Assignment of receivables as a restructuring tool: A case study
Debt restructuring may be approached using solutions involving an assignment of receivables. In practice, depending on the particular factual situation, assignment may offer an attractive alternative to more traditional restructuring methods.
The main purpose of restructuring using an assignment of receivables is usually for a bank to finally remove troubled loans from its balance sheet, while obtaining the best possible price for the receivables and optimising the treatment available under accounting and tax regulations. In many instances it is not the receivable itself but the security for the receivable that constitutes the greatest asset in the hands of the bank. That was true in the case described below.
The bank’s claim, secured by a mortgage, was already at the stage following execution proceedings on the basis of a bank writ of enforcement. Execution had been conducted against the property which was the subject of the mortgage established in favour of the bank. The bailiff had attached the property and unsuccessfully conducted the first auction. After the first auction, a real estate developer appeared which was interested in acquiring the property that was secured by the mortgage.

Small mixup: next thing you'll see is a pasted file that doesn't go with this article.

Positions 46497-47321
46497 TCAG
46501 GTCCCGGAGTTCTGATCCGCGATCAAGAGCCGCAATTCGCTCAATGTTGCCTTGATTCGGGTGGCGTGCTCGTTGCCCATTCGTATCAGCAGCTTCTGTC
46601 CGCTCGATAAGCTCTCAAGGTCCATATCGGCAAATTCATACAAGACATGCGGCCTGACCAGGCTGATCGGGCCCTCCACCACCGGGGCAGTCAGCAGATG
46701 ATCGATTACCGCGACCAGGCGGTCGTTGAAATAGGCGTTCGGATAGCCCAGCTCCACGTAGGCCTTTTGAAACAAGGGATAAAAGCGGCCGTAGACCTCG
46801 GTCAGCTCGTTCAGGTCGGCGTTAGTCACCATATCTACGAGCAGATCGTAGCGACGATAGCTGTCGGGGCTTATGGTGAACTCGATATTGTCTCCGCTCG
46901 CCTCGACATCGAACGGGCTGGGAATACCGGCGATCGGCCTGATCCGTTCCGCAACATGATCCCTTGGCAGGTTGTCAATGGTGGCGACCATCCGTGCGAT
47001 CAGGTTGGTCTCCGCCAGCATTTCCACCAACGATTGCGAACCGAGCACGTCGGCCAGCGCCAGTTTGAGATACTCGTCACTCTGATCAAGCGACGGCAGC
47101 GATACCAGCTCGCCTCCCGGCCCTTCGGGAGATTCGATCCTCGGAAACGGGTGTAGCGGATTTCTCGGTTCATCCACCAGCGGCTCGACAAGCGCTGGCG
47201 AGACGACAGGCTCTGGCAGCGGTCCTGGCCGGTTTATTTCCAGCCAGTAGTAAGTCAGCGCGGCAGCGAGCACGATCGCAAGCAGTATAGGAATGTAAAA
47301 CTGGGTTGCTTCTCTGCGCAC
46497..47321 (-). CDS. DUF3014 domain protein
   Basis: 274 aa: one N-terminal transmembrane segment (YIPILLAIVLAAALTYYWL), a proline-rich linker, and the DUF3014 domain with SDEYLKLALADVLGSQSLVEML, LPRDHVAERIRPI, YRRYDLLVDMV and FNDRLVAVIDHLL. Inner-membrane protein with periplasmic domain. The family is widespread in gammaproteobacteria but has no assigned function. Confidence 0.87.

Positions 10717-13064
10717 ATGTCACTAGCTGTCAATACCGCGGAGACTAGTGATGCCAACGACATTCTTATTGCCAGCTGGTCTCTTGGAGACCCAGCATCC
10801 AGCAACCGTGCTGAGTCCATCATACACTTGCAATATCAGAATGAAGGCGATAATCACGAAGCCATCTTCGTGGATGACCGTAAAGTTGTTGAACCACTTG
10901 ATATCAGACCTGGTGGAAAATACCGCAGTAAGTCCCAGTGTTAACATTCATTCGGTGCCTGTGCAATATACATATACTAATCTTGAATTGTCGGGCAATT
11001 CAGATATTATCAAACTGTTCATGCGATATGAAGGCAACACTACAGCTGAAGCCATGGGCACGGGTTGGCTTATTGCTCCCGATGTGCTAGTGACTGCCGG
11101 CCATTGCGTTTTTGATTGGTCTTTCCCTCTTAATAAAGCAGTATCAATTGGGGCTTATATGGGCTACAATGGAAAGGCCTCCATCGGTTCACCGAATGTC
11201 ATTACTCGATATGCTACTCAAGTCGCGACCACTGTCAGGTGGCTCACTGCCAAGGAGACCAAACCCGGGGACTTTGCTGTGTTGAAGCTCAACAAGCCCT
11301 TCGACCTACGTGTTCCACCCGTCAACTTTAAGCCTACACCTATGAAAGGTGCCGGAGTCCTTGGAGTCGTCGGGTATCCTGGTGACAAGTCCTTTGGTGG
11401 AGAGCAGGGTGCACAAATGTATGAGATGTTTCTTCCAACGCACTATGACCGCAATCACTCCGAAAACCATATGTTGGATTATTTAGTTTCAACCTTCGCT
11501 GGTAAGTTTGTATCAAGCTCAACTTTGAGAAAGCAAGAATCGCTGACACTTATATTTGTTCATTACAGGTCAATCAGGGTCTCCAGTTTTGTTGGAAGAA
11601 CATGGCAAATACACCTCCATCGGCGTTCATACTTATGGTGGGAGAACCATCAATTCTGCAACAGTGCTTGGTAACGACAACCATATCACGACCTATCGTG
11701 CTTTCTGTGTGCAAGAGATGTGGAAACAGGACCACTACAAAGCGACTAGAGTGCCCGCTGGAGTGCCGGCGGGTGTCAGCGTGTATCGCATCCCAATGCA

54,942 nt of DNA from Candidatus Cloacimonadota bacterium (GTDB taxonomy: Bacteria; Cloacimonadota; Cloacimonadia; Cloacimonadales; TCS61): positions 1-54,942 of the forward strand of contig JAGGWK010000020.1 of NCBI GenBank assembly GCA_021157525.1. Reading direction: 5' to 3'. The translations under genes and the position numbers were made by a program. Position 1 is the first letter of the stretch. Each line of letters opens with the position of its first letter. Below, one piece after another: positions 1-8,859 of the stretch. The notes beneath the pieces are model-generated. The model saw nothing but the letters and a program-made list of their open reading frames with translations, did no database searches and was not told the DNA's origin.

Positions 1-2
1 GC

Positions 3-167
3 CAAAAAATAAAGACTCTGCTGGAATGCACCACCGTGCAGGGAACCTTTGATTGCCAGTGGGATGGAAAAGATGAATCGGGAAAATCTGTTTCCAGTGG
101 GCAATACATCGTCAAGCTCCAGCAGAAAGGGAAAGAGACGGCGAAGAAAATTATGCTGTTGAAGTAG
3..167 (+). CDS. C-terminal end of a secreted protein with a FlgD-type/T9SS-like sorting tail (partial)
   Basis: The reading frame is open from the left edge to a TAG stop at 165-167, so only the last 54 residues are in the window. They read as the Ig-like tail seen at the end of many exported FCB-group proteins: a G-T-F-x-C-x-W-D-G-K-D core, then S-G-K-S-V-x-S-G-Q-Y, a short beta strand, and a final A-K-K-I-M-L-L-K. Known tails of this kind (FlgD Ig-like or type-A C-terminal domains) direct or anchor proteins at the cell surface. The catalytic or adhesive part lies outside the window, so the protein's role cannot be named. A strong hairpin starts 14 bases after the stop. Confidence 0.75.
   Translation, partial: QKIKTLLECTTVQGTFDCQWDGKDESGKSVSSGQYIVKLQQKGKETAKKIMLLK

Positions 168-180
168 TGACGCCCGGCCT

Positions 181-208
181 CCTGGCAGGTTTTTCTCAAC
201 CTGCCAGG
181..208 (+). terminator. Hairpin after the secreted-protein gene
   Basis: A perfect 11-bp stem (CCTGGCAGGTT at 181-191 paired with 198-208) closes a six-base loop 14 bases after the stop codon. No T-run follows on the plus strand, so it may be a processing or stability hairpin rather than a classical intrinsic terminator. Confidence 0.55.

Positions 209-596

For tax reasons, the bank proposed that the transaction be structured as an assignment of receivables. Ultimately the parties wanted to create a situation in which the acquirer of the claim would be in a position to enter the second auction of the property and pay the purchase price for the auctioned property using the claim acquired from the bank. In Poland, this possibility is provided for in Art. 968 of the Civil Procedure Code. Realising the intention of the parties required the creation of a legal structure which would overcome numerous legal challenges facing the parties.
The first difficulty was tied to the tax aspect of the transaction and the status of the acquirer. Because of the tax benefits, banks should insist on making a sale of receivables to a securitisation fund. But in the analysed structure, the acquirer interested in the claim was a special-purpose vehicle from the real estate development industry. Consequently, in order for the bank to obtain the tax benefits, a securitisation fund had to be involved in the transaction to buy the claim from the bank and then resell it to the ultimate acquirer. This structure requires conclusion of a number of agreements among the involved entities, including preliminary agreements and agreements providing for postponement of the dispositive effect of the agreement transferring the claim.